This law signaled a significant shift in the government’s relationship with the native peoples – Congress now viewed the Native Americans, not as countries outside of its jurisdiction, but as wards of the government. By making Native Americans wards of the “” government, Congress presumed that it would be easier to make the policy of assimilation a broadly accepted part of the cultural mainstream of America.

     

    More On American Indian History


    Many U.S. government representatives viewed assimilation as the most effective solution to what they viewed as “the Indian problem,” and the single long-term method of protecting U.S. interests in the West and the survival of the American Indians. In order to accomplish this, the government pushed Native Americans to relocate out of their traditional dwellings, move into wooden houses and become farmers.

    The federal government passed laws that forced Native Americans to abandon their usual appearance and way of life. Some laws outlawed common religious practices while others instructed Indian males to cut their long hair. Agents on more than two-thirds of American Indian reservations set up courts to implement federal regulations that often restricted traditional cultural and religious practices.

    To speed up the assimilation course, the government set up Indian training centers that tried to quickly and vigorously Americanize Indian youth. As per the founder of the Carlisle Indian School in Pennsylvania, the schools were developed to “kill the Indian and save the man.” In order to achieve this goal, the schools required pupils to speak only English, dress in proper American clothing and to substitute their Indian names with more “American” ones. These new regulations helped bring Native Americans closer to the conclusion of their traditional tribal identity and the start of their daily life as citizens under the absolute control of the U.S. administration.

     

    Native American Treaties with the United States


    In 1887, Congress approved the General Allotment Act, the most important element of the U.S. government’s assimilation program, which was intended to “civilize” American Indians by teaching them to become farmers. In order to make this happen, Congress needed to increase private ownership of Indian land by dividing reservations, which were collectively owned, and issuing each family their own stretch of land.

    Additionally, by pushing the Native Americans onto limited plots of land, western developers and settlers could purchase the left over acreage. The General Allotment Act, often called the Dawes Act, required that the Indian lands be surveyed and every family be awarded an allotment of between 80 and 160 acres, while unmarried adults were given between 40 to 80 acres; the remaining territory was to be sold. Congress expected that the Dawes Act would breakup Indian tribes and inspire individual enterprise, while lowering the cost of Indian administration and producing prime property to be purchased by white settlers.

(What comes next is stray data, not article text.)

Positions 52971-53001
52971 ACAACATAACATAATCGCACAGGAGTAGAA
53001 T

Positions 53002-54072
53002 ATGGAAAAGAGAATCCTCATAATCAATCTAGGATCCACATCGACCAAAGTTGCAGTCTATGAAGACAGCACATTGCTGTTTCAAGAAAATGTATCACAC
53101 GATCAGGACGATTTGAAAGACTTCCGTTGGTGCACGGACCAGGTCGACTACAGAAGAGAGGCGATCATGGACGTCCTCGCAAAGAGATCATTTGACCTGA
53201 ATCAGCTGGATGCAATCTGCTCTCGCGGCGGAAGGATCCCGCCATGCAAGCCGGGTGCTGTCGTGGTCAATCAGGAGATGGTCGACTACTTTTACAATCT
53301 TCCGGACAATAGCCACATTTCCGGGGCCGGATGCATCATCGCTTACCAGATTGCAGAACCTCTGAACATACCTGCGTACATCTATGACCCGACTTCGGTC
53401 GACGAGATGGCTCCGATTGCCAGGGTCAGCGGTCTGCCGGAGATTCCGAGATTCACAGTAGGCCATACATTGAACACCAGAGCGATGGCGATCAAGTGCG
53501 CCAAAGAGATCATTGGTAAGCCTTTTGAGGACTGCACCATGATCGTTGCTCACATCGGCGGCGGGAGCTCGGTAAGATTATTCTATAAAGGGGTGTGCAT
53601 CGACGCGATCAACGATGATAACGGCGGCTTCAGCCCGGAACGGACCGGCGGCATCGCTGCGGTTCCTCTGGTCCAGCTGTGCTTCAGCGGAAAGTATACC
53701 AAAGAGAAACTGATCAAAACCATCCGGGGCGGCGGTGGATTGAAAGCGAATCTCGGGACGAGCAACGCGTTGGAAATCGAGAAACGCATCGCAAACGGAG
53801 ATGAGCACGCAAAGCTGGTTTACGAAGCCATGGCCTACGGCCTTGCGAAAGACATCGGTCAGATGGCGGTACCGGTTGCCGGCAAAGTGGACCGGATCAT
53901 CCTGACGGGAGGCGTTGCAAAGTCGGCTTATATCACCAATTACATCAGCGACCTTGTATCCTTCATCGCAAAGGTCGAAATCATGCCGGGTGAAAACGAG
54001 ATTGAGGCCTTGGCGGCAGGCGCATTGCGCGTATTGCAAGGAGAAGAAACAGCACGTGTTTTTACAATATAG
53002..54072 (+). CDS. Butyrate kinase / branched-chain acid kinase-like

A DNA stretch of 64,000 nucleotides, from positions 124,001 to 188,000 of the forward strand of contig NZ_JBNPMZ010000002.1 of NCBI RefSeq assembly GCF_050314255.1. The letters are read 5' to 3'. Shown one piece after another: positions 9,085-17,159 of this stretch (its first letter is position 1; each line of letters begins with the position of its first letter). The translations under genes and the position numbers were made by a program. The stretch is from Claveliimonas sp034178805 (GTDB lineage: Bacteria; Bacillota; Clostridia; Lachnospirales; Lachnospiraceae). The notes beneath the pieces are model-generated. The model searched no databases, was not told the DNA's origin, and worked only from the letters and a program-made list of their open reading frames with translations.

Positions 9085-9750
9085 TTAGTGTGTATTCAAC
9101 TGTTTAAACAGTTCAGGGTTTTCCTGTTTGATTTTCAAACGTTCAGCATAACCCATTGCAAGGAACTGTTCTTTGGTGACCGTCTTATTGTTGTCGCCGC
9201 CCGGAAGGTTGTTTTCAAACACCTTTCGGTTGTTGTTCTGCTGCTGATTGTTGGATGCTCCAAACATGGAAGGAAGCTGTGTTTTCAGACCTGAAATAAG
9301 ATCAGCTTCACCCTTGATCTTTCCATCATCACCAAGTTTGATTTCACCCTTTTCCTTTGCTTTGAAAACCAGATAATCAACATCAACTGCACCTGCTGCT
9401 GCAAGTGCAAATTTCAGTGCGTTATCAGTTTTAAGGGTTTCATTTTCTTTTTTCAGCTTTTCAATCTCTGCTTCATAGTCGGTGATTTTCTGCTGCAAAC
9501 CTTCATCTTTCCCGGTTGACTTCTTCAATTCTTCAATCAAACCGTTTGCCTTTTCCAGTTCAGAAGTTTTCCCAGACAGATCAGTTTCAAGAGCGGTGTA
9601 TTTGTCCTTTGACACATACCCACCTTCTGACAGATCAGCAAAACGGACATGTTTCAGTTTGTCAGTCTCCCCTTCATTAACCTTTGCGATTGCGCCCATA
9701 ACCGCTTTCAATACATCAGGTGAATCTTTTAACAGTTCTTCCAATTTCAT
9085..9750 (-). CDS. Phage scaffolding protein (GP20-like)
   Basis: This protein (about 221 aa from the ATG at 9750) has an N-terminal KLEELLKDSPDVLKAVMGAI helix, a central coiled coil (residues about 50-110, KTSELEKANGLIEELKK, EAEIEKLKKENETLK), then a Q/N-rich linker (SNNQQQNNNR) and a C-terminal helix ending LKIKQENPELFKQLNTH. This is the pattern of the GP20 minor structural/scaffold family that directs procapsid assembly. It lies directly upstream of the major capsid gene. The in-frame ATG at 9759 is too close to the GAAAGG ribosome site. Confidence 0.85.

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    The Dawes Act turned out to be catastrophic for the American Indians; over the next decades they lived under regulations that outlawed their traditional lifestyle and yet did not offer the critical resources to support their businesses and households. Splitting the reservations into small parcels of land led to the significant decrease of Indian-owned land. Within three decades, the tribes had lost in excess of two-thirds of the region that they had controlled before the Dawes Act was passed in 1887; the majority of the remaining land was purchased by white settlers.

    Commonly, Native Americans were duped out of their allotments or were forced to sell their land in order to pay bills and take care of their own families. Consequently, the Indians were not “Americanized” and were often unable to become self-supporting farmers or ranchers, like the creators of the policy had intended. This also generated anger among Indians for the U.S. government, as the allotment method often ruined land that was the spiritual and social location of their lives.

     

    Native American Culture


    Between 1850 and 1900, life for Native Americans changed tremendously. Through U.S. administration regulations, American Indians were forced from their living spaces as their native lands were parceled out. The Plains, which they had previously roamed without limits, were now filled with white settlers.

     

    The Upshot of the Indian Wars


    Over all these years the Indians have been cheated out of their land, food and way of life, as the “” government’s Indian policies coerced them on to reservations and tried to “Americanize” them. Many American Indian bands did not make it through relocation, assimilation and military defeat; by 1890 the Native American population was decreased to less than 250,000 persons. Thanks to decades of discriminatory and corrupt policies instituted by the United States authorities between 1850 and 1900, life for the American Indians was changed forever.